Jesus’ cry of abandonment on the cross echoes through the voices of the Psalms, some in response to national disaster and other in response to personal abuse. This is the same question that I have encountered in counseling sexually abused women and in interacting with Nigerian Christian leaders. The inevitable conclusion their hearts struggle not to feel is that God has somehow forsaken them.

Why have you rejected us forever, O God? Why does your anger smolder against the sheep of your pasture? Remember the people you purchased of old, the tribe of your inheritance, whom you redeemed–…

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Tim Tebow, Godly Answers…

Originally posted on The True Light...:

“If the world hates you, you know that it has hated Me before it hated you. “If you were of the world, the world would love its own; but because you are not of the world, but I chose you out of the world, because of this the world hates you.…”

~John 15:18-19

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The Church and its Move to Secularism


Historically the Church has purposefully pulled away from ideas and practices that seemed even remotely ungodly. Christians behaved themselves in such a manner is to easily differentiate between them and non-Christians. The Christian language was not replete with expletives neither were church services geared toward a specific group rather than wholesome worship of God. Even more, the manner of dress was evident in that both males and females dressed in modesty while biblical principles were taught in the homes and reinforced in the church.

Today it appears that the Church is moving from traditional Christianity to a selfish modernism.  Sound biblical teaching has given way to feel good speak which serves only to create a double standard among the adherents of a Gospel which seems to be acceptable only to those growing up in pre-postmodern era in which sound doctrine was the norm rather than the alternative. It is for the reason that an examination of some church practices will be presented in this report. Research in the matter of church secularization shows the church at large pulling from traditional teaching and practices to a more liberal view and application of past traditions.


     The fact that God has always required a high standard for His followers goes without dispute. Even before the time of Moses God required that His people worship Him and Him alone. Multiple scriptural references show that God’s people are to live in the world without being attached to the world system (Romans 12:2). This idea of not being attached to the world by conforming to its standards of living pulls in the idea of holiness. This separation is not new rather has been a struggle of the church from the time of its birth. The problems of a secular church was at least hinted on with the words “We see the church is yearly becoming more tolerant and more democratized” in the late nineteenth century.[1] This observation suggests that the church has been becoming more secular with the passage of time to the extent that the Church of England noticed changes in its clergy.[2]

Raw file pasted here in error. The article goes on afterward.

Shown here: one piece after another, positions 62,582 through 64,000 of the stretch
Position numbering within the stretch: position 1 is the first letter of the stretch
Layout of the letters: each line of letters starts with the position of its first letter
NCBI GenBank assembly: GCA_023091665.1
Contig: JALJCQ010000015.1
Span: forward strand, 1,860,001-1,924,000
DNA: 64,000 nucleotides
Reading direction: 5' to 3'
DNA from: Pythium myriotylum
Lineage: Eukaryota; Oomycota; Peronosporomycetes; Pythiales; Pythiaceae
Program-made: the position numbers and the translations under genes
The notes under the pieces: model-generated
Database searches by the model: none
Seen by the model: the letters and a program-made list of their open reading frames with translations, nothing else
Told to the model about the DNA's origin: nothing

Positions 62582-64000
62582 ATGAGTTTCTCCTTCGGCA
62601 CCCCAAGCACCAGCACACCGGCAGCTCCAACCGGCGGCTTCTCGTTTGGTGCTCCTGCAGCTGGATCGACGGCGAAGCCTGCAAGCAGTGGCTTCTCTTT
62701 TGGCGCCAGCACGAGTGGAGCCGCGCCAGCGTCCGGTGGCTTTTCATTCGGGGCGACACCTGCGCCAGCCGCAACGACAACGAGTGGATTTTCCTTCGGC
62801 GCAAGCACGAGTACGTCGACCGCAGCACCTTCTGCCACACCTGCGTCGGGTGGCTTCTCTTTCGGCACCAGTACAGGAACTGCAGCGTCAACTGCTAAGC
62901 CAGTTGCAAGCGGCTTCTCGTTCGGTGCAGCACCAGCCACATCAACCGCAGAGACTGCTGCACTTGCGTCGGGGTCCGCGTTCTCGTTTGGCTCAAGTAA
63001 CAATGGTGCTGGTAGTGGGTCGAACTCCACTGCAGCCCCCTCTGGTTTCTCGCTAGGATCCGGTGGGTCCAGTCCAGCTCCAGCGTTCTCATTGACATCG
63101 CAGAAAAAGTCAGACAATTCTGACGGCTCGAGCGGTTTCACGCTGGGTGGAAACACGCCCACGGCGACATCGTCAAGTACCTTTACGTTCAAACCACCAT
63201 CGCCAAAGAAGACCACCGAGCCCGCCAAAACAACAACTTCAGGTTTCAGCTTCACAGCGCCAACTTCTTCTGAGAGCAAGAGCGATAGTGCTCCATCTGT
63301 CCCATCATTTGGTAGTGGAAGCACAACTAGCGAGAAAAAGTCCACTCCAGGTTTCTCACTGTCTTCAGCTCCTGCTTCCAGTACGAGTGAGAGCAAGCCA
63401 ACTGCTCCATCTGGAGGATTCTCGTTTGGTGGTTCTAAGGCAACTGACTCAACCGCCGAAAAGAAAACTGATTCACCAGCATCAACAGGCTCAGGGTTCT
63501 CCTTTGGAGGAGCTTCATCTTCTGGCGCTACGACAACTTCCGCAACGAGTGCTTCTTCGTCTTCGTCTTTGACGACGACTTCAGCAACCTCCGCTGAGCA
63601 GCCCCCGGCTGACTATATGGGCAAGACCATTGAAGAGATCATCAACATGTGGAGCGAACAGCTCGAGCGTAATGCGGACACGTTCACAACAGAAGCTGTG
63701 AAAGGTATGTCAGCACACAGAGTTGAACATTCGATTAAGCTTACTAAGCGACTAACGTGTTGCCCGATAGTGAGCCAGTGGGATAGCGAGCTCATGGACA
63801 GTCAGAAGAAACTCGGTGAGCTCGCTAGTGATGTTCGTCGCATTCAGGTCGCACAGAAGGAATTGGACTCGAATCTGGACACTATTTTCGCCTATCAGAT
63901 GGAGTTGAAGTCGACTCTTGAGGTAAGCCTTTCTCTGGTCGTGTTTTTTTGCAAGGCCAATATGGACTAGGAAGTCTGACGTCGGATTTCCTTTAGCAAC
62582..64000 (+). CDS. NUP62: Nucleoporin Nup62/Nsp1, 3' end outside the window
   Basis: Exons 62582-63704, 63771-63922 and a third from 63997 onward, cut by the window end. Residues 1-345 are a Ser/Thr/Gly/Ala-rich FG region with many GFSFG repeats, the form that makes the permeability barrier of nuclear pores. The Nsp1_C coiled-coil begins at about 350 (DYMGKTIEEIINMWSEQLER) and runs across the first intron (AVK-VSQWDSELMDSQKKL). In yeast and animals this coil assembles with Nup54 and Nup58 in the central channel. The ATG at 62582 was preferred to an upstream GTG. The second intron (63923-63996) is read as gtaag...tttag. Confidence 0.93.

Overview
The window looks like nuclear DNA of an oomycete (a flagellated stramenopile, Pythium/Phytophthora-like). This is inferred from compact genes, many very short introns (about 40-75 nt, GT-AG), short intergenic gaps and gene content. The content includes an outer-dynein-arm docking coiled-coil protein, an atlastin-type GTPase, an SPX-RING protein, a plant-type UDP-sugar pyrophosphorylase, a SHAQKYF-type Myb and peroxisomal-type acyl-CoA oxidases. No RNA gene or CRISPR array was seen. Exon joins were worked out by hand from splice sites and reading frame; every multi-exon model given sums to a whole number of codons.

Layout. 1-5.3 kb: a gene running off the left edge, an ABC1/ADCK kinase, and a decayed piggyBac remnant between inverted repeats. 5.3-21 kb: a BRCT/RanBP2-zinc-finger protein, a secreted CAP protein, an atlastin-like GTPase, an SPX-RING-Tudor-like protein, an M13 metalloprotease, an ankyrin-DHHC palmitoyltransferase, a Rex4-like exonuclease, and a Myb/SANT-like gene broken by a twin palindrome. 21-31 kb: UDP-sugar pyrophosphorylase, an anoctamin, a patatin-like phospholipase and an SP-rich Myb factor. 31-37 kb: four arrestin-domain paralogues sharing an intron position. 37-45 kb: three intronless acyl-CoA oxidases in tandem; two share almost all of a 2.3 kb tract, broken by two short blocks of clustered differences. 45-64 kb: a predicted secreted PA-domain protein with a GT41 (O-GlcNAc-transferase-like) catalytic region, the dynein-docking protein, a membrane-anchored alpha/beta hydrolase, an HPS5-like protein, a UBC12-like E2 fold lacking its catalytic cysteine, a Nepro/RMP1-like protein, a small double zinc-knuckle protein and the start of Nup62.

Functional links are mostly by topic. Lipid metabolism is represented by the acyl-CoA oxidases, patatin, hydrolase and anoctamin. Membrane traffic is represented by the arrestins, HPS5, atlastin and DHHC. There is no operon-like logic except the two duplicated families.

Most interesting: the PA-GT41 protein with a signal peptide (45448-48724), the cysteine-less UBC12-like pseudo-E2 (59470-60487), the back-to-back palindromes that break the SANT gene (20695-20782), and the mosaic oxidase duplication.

The move of the Church to secularism was also well noted by Michal R. Weed in his article “The Secular Church” wherein he reaches back two centuries to show the steady move of secularism in the church both in Europe and the United States.[3] Weed specifically notes that “In America, churches have survived, however, by adapting to secularization and by commending themselves in terms that are attractive to “secular man.”[4] It would appear that the ‘secular man’ is more inclined to self-satisfaction rather than adherence to sound biblical teaching as has been the history of the Church.

Weed further notes that the secular church is more like a “Christ Club” wherein members are not gathered to worship God rather the practice of the secular church is to become more entertaining with hosts of social activities and various forms of recreation that have little to do with spiritual growth and biblical learning.[5] The suggestion is that spiritual growth and the adherence to biblical principles has become less than paramount as appeasement to self-centeredness and perhaps hedonism have taken stage in the secular church.

There are divergent views on the secularized church. For instance, traditional churches relied on classic hymns or traditional Gospel music as forms of worship. This style of worship has been replaced by Hip Hop and is not necessarily seen as appeasing the secular man. Instead, it has been propped as speaking for “the marginalized, the poor, and the downtrodden … and sought to increase social consciousness along with racial and ethnic pride.”[6] It is further argued by Daniel Hodge, author of “No Church in the Wild: Hip Hop Theology and Mission” that Hip Hop “Engages profound religious themes and has a capacity to provide meaning and hope to people … ignored by many Christian churches.”[7] This begins the argument that deindustrialization was the impetus for Blacks becoming disenfranchised thereby causing a shift in cultural expressions giving rise to Hip Hop.[8] Hodge predicates his view of Blacks making themselves relevant with the use of Hip Hop and other forms of secular music in the church by stating that “It emerged as a source of alternative identity formation and social status for young people within the theological vacuum of the ‘hood are within a system that had abandoned them.”[9]